The need was clear. Pass a law that would rein in limitless spending by lobbyists on members of the Georgia General Assembly.
That’s what the people wanted. In the end that’s not what Georgians got. Our lawmakers let us down.
When the behind-closed-doors, last-moment angling, maneuvering and arm-twisting ended late Thursday, the Legislature had managed to pass a bill on ethics reform. There’s little therein to praise, except that perhaps, in the broadest sense, passing something is preferable to doing nothing this year.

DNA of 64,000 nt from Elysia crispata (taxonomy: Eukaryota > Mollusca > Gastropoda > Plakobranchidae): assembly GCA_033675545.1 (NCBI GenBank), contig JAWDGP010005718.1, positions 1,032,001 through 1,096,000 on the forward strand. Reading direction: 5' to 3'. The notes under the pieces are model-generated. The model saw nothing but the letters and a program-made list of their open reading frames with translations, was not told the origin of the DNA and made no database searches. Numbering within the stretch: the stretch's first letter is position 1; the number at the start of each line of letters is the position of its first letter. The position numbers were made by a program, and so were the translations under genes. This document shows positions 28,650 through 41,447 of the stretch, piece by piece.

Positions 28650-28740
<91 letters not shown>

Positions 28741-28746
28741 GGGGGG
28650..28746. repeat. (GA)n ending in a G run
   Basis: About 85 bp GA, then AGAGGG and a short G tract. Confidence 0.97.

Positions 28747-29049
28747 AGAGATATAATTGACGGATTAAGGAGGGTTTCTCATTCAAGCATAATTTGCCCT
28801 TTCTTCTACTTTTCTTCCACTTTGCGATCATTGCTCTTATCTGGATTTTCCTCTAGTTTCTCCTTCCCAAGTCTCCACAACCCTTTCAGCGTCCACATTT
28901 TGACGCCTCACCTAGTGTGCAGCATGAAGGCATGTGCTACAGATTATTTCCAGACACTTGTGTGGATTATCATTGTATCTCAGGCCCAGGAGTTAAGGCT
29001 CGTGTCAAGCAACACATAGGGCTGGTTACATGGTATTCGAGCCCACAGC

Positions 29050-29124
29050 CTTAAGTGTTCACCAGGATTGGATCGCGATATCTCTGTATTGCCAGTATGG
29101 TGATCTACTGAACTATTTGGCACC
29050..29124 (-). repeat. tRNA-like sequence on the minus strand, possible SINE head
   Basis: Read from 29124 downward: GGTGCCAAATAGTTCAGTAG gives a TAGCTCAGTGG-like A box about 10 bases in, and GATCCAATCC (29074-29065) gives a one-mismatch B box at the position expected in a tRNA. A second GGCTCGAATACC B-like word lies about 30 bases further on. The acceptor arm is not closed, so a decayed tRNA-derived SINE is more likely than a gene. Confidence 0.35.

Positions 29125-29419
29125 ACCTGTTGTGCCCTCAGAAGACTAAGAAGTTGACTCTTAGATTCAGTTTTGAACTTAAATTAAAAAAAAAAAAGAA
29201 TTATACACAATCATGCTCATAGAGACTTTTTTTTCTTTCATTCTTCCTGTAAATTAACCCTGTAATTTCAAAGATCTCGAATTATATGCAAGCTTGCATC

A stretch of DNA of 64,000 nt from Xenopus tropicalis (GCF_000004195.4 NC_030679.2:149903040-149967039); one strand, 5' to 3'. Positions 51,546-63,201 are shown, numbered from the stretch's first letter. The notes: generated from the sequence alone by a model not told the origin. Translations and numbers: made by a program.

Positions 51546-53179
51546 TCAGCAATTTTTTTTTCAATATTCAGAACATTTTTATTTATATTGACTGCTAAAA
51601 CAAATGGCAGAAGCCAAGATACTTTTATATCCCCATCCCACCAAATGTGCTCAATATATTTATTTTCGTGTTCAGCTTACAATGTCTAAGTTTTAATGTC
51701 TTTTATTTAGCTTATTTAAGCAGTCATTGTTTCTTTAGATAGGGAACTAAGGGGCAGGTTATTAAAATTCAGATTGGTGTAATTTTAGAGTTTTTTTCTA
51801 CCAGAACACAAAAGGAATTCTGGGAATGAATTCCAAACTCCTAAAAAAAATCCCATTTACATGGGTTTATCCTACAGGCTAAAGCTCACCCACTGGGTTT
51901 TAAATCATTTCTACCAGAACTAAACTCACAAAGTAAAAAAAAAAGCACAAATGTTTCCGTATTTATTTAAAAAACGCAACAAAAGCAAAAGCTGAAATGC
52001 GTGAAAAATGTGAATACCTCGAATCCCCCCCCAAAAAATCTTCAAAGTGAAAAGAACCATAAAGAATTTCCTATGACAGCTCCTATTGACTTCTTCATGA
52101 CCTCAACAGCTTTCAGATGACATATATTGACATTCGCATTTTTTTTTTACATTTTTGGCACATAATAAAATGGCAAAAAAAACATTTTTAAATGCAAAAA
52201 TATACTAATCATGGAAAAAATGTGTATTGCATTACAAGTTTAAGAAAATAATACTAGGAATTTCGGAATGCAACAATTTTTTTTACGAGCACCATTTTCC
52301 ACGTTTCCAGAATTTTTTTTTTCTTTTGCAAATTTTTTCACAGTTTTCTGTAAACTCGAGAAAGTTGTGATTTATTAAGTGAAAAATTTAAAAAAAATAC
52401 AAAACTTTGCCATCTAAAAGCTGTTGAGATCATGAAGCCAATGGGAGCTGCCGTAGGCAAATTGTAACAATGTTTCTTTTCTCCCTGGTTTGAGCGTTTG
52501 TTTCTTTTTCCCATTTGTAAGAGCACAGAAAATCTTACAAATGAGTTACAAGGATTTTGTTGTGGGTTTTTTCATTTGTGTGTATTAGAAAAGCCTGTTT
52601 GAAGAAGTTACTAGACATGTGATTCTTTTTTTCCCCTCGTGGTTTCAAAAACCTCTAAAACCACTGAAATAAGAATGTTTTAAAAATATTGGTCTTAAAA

At least there is now on the record a most skeletal of limits on some lobbyist spending on lawmakers. That is better than no limit at all. And passage of House Bill 142 does change the tenor of future debate on this issue. Ethics reform advocates can and should build on that opening.
By passing such a weak, flawed law, the Capitol’s elected class have most likely managed to ensure that the push for ethics reform won’t end anytime soon. What lawmakers